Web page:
I’m not saying that everything is about appearances for the tea party and that they don’t have policy goals, because they do. But they understand that electing committed tea partiers is only one way to achieve those goals. Keeping ordinary Republicans terrified is another way, and almost as effective.You can read Waldman’s full piece here.
Before you accuse me of giving them too much credit, I also understand that the tea party’s policy goals almost never get accomplished, and failure doesn’t necessarily harm them. Each failure--a lost election, a government shutdown that ends, a budget that gets passed--can be cast as a betrayal, maintaining the urgency of the crusade. But part of the movement’s power comes from the fact that it isn’t dependent on any one leader or even a group of leaders. A politician whom tea partiers love today can easily be cast aside if he shows glimmers of reasonableness tomorrow, as Sen. Marco Rubio (R-Fla.) was after he began working on immigration reform. (It may be hard to remember now, but when Rubio got elected in 2010, he was a tea party darling). There will always be more people to challenge the establishment, and more quisling Republicans who need to be taught a lesson.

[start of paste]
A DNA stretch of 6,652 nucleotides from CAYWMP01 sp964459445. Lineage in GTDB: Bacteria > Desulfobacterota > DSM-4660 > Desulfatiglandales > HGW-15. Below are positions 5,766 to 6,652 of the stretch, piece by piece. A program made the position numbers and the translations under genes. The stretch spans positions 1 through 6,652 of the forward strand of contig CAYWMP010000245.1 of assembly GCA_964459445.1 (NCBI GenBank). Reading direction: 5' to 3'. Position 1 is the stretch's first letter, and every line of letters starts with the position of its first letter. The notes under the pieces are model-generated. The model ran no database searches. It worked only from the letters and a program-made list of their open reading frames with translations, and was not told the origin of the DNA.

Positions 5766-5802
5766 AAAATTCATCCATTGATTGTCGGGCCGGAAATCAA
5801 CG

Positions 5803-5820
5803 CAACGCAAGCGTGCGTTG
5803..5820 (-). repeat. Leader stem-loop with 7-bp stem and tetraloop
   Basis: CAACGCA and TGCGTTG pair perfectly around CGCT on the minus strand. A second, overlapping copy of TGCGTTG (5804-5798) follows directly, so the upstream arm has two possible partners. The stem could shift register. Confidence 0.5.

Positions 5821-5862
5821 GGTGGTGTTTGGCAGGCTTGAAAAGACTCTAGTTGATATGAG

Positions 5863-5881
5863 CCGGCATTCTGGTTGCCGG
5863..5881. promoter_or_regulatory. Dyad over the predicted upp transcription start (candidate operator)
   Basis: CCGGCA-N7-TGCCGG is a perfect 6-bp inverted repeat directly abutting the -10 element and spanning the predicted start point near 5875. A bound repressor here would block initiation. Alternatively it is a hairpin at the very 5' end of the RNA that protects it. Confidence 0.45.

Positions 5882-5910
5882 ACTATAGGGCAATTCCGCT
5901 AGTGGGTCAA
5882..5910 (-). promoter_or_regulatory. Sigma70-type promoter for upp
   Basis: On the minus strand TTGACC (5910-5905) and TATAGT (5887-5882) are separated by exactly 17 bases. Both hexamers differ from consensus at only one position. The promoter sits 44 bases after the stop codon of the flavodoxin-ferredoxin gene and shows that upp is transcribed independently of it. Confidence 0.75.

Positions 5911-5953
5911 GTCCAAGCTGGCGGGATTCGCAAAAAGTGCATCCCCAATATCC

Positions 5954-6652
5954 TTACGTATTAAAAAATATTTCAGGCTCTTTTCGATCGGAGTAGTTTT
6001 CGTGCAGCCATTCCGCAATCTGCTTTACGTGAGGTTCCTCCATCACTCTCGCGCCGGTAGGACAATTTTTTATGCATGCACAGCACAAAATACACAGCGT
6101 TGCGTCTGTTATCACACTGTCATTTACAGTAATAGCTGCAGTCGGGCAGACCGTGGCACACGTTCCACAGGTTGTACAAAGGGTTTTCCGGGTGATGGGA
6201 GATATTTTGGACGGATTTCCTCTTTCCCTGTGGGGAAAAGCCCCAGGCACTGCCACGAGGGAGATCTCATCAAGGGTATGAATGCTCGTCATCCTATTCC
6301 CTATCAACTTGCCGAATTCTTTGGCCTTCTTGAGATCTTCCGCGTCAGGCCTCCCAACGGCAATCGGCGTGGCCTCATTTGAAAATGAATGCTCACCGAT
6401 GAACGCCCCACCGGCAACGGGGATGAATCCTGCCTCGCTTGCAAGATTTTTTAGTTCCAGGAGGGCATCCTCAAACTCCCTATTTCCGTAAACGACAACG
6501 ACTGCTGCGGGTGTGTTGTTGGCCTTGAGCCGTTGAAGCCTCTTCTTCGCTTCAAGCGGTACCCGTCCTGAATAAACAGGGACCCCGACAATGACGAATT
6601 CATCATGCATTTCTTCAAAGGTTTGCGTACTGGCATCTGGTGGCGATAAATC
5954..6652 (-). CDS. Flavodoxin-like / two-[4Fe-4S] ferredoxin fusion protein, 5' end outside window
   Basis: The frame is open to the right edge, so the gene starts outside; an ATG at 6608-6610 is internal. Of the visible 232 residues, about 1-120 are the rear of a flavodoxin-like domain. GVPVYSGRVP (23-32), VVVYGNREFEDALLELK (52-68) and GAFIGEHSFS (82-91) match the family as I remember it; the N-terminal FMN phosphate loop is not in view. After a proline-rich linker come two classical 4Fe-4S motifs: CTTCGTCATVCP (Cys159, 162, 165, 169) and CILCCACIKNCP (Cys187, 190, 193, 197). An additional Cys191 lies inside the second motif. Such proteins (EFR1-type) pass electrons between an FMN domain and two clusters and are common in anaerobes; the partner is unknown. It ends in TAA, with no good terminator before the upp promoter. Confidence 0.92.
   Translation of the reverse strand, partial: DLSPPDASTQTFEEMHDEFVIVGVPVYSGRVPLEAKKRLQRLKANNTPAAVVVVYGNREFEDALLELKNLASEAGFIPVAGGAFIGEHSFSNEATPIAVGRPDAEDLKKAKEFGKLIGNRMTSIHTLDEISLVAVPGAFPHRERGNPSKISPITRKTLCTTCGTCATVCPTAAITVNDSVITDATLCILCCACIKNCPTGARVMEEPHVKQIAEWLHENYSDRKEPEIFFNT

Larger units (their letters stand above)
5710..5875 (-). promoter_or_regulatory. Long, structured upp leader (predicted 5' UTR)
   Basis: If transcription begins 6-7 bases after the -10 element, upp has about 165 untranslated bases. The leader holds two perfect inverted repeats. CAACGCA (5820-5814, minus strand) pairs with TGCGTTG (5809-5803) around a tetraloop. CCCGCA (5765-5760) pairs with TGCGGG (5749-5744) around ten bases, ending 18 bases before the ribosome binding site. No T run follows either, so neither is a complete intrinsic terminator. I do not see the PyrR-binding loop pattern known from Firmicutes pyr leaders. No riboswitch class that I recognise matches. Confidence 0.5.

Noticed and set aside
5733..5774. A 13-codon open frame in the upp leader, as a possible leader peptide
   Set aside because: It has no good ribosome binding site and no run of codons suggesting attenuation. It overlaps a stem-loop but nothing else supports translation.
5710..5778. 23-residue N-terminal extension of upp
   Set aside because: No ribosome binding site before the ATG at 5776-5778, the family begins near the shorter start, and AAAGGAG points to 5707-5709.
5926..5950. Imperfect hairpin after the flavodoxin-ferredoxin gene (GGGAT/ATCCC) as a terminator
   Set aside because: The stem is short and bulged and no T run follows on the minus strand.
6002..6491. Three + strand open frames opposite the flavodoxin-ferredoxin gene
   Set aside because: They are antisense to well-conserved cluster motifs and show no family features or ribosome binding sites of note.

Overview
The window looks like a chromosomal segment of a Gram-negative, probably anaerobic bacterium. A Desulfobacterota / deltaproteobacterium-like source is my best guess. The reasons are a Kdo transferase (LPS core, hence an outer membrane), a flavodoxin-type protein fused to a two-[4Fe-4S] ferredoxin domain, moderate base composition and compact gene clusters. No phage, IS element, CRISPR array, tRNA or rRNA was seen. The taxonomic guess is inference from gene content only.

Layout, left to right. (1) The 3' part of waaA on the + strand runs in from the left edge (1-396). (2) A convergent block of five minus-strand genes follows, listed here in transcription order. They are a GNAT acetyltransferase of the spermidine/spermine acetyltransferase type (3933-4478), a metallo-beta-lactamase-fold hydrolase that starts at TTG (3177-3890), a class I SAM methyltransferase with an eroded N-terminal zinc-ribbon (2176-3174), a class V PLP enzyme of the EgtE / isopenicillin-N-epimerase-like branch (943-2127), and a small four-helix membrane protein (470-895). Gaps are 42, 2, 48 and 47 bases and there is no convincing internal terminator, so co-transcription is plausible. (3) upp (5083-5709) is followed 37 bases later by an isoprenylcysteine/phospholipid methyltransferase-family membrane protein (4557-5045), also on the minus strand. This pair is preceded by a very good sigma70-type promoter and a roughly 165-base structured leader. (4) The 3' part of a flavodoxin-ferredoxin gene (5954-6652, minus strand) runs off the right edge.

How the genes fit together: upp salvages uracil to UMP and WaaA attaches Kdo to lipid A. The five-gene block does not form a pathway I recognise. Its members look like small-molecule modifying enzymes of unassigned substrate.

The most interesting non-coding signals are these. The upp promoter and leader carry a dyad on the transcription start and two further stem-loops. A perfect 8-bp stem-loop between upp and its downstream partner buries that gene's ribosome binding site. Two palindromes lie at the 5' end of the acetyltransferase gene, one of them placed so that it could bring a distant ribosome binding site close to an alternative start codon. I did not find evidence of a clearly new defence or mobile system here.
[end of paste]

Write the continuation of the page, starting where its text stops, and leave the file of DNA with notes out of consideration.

So the tea party has a cycle it runs through: Get angry, find a Republican target of the anger, mount some sort of campaign against him and if you win, great, but if you don’t, just find the next traitor to go after.
Thursday, July 03, 2014
A few days ago, I posted some extended quotes from political analyst Christopher Parker, talking about the misconceptions many Americans harbor as to what goals the Republican Party’s increasingly dominant wing, the Tea Party, has for its activism. Tying in with that is today’s Paul Waldman piece in The Washington Post, looking at why it’s not as important for every Tea Party candidate to win as it for that right-wing faction to keep up the election pressure on more traditional, less radicalized Republicans. Here’s part of his argument: